I fully expect this to change over the course of our marriage. It should change over the course of our marriage as our relationship evolves and we grow together. Our financial situation will not always be the same. We will get different jobs – or NO jobs! But no matter how our situation changes, we’ll continue to make mistakes and make decisions that might not fully make sense to the other person. The little things are fine to let slip. Cutting some slack to each other lets the small stuff not matter; it’s the big things that are important.

Shared Goals

Kristin and I share the same goals. We share the same plan in life. What we want out of our lives for ourselves (neither of us want a life on the road, for example) jives with what the other wants. As we’re waiting for our house to be completed, we’re already talking about ways we can pay our mortgage off early. We both want to retire early and strive for financial independence. Because we both have the same goals, it makes hitting them as a couple easier.

We work toward these goals together consistently. Sometimes we get off track in a month, but our frequent check-ins help bring us back. Rarely do we ever both stray far from our goals. Having shared goals that we both want also gives us something to celebrate during our regular check-ins. If we didn’t have the same goals, reaching one would likely seem a bit anti-climatic.

There are many reasons that couples fight about money. But when you have open, honest communication, some flexibility, and are both working toward your goals, you can create a very strong relationship and some great momentum toward achieving those goals. By being honest with ourselves and each other, we avoid those uncomfortable fights that nobody wants.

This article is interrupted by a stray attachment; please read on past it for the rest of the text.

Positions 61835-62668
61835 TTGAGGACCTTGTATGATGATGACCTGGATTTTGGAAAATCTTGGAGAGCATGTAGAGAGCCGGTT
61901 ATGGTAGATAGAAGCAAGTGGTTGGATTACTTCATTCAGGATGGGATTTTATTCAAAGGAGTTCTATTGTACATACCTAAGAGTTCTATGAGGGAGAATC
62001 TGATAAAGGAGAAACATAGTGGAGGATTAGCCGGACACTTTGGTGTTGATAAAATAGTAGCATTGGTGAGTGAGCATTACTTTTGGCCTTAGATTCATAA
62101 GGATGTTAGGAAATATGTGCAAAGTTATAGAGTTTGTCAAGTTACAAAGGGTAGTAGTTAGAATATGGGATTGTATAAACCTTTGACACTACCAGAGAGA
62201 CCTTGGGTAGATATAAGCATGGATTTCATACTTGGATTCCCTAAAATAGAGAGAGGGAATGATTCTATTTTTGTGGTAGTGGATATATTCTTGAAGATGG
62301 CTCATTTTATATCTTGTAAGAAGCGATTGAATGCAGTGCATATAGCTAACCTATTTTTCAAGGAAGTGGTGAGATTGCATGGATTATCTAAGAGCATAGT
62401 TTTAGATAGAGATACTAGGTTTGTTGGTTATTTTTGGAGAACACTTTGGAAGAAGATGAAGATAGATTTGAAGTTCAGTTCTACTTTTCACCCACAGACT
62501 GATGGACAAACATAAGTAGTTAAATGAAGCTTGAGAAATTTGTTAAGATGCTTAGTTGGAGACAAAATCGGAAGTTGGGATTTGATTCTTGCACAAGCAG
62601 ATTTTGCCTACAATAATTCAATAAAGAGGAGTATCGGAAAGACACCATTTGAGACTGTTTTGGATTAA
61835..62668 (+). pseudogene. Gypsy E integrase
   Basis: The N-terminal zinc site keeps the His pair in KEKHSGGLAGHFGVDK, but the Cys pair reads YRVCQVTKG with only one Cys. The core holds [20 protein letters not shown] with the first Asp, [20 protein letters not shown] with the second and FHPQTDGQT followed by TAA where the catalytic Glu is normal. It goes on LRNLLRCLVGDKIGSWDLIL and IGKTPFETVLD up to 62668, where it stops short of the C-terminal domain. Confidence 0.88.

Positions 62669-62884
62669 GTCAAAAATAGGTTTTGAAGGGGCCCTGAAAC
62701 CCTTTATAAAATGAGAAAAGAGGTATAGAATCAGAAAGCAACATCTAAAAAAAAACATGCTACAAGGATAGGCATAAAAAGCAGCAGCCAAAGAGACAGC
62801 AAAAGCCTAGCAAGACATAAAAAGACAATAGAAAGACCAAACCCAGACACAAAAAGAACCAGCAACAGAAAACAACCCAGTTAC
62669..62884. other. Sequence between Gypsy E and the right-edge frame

Do you fight with anybody about money? What strategies have you used to help NOT fight with other people?

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  1. Implying that people that run purchases over a certain amount by their spouse before spending shows a lack of trust is pretty judgemental. My wife and I have always done that, it isn’t a rule, it is called communication and courtesy. We are acknowledging that the money isn’t mine or hers, it is ours. But I’m not saying everyone should adopt it, it really is an anachronism from our early and broke married years that still feels right. But it certainly does not feel like a lack of trust to me.

    1. In rereading that I definitely came off more judgemental than intended. I know plenty of couples who go through the exercise of asking and having a conversation about it, not for permission but just to be open and honest. But that’s not how Kristin and I are choosing to handle it right now. Everyone is different and I encourage people to find what works best for them.

      Like you said, more often than not it’s keeping communication open and being courteous.

      1. Thanks, I get what your point was, I do. The very same action with different motives can easily be either benevolent or evil. Any time it feels like asking for permission then you’ve gone from equals to a dominate /subordinate relationship. And that’s just not right. So let me apologize for being judgy on my end!

      2. Dave, I didn’t think it was judgemental at all. I actually like the idea of having an account for you and one for your wife to spend on whatever. That way you both don’t have to worry about overdraft charges. You both could spend money on something not knowing the other did and bring the checkbook into the red. Also, if you wanted to surprise your wife, you could.

  2. Great article Dave. I like the way you and Kristin handle finances and would like to have that in a marriage one day.

    1. Thanks SIL! We haven’t been married for long but this arrangement works out great for us and we’re both happy! 🙂

      Thanks for stopping by!